Born in Portland, Oregon in 1883, Imogen Cunningham became one of the major photographers of the last century. Imogen studied chemistry at the University of Washington, where she wrote a 1907 thesis on the chemical process of photography. One of her first photographs was a 1906 nude self-portrait, taken on an isolated spot on the UW campus with a 4" x 5" mail-order camera.

After graduation, Imogen worked for Seattle photographer Edward Curtis, who documented the American Indian culture. She established her own studio in 1910, becoming one of the very first professional woman photographers. She encouraged other women to join her, publishing an article in 1913 titled Photography as a Profession for Women.

In 1917, Imogen moved to San Francisco with her husband, artist Roi Partridge. There, she met Edward Westin and other photographers and artists. In 1932, Imogen, Ansel Adams, Edward Westin, and others, founded Group f/64, which promoted photography and helped to establish photography as an art form. After several of her photographs of dancer Martha Graham were published by Vanity Fair in the early 30s, the magazine employed her to photograph many celebrities and political figures of the time.

Imogen became widely known for her portraits, flower images, and nudes. She worked as a photographer until her death at the age of ninety-three in 1976.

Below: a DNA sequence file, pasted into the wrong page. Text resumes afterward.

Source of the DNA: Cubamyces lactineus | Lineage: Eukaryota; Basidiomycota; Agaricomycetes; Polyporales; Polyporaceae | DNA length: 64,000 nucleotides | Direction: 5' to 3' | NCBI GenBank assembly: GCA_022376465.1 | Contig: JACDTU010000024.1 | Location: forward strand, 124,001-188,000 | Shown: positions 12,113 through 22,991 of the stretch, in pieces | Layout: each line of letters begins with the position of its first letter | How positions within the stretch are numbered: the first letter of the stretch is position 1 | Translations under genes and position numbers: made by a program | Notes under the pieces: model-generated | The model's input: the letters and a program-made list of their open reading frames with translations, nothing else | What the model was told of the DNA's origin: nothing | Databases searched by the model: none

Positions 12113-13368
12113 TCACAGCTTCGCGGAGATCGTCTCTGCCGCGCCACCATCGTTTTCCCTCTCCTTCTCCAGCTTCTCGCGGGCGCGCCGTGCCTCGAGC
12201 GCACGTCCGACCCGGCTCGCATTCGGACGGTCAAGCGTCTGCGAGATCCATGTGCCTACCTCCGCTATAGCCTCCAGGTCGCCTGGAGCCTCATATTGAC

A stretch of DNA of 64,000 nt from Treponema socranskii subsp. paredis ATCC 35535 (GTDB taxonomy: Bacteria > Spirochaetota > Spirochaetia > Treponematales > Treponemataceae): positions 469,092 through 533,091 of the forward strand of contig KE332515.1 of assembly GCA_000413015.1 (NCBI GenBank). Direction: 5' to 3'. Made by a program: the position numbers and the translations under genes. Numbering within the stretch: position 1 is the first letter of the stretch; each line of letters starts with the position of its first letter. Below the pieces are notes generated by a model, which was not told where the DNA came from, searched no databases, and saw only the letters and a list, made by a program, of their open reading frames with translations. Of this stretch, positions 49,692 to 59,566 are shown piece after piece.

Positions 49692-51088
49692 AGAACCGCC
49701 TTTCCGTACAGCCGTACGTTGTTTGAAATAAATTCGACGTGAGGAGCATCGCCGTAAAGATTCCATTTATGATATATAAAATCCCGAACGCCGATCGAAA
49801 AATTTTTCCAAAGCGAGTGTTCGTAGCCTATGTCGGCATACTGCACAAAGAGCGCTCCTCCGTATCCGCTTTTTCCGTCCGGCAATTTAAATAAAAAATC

We have four Imogen Cunningham photographs on the 6th floor of the Allen Center. These are gelatin silver "Estate Prints," printed by her son Ron after her death. The prints include Portrait of the Artist Frida Kahlo (1931), a flower still-life False Hellebore (1926), and Dance 3 (1926), a photograph of three dance students at Cornish School on Capitol Hill in Seattle. Our most recent addition is the 1933 Self-portrait with Korona View Camera.

Photographs © The Imogen Cunningham Trust.


The Imogen Cunningham Trust

Seattle Art Museum 2022 retrospective on Imogen Cunningham

George Eastman House

Lumiere Gallery, Atlanta

Imogen Prints at Photo Liason


Imogen Cunningham, by Manfred Heiting (Editor) and Richard Lorenz. Taschen America, 2001.

Imogen Cunningham: Portraiture, by Richard Lorenz. Little, Brown, and Company/Bullfinch Press, 1997.

Imogen Cunningham: Flora, by Richard Lorenz. Little, Brown, and Company/Bullfinch Press, 2001.

Imogen Cunningham: On the Body, by Richard Lorenz. Little, Brown, and Company/Bullfinch Press, 2001.


Portrait of Imogen, by Meg Partridge, nominated for best short documentary, 1988 Academy Awards.

Art in the Allen Center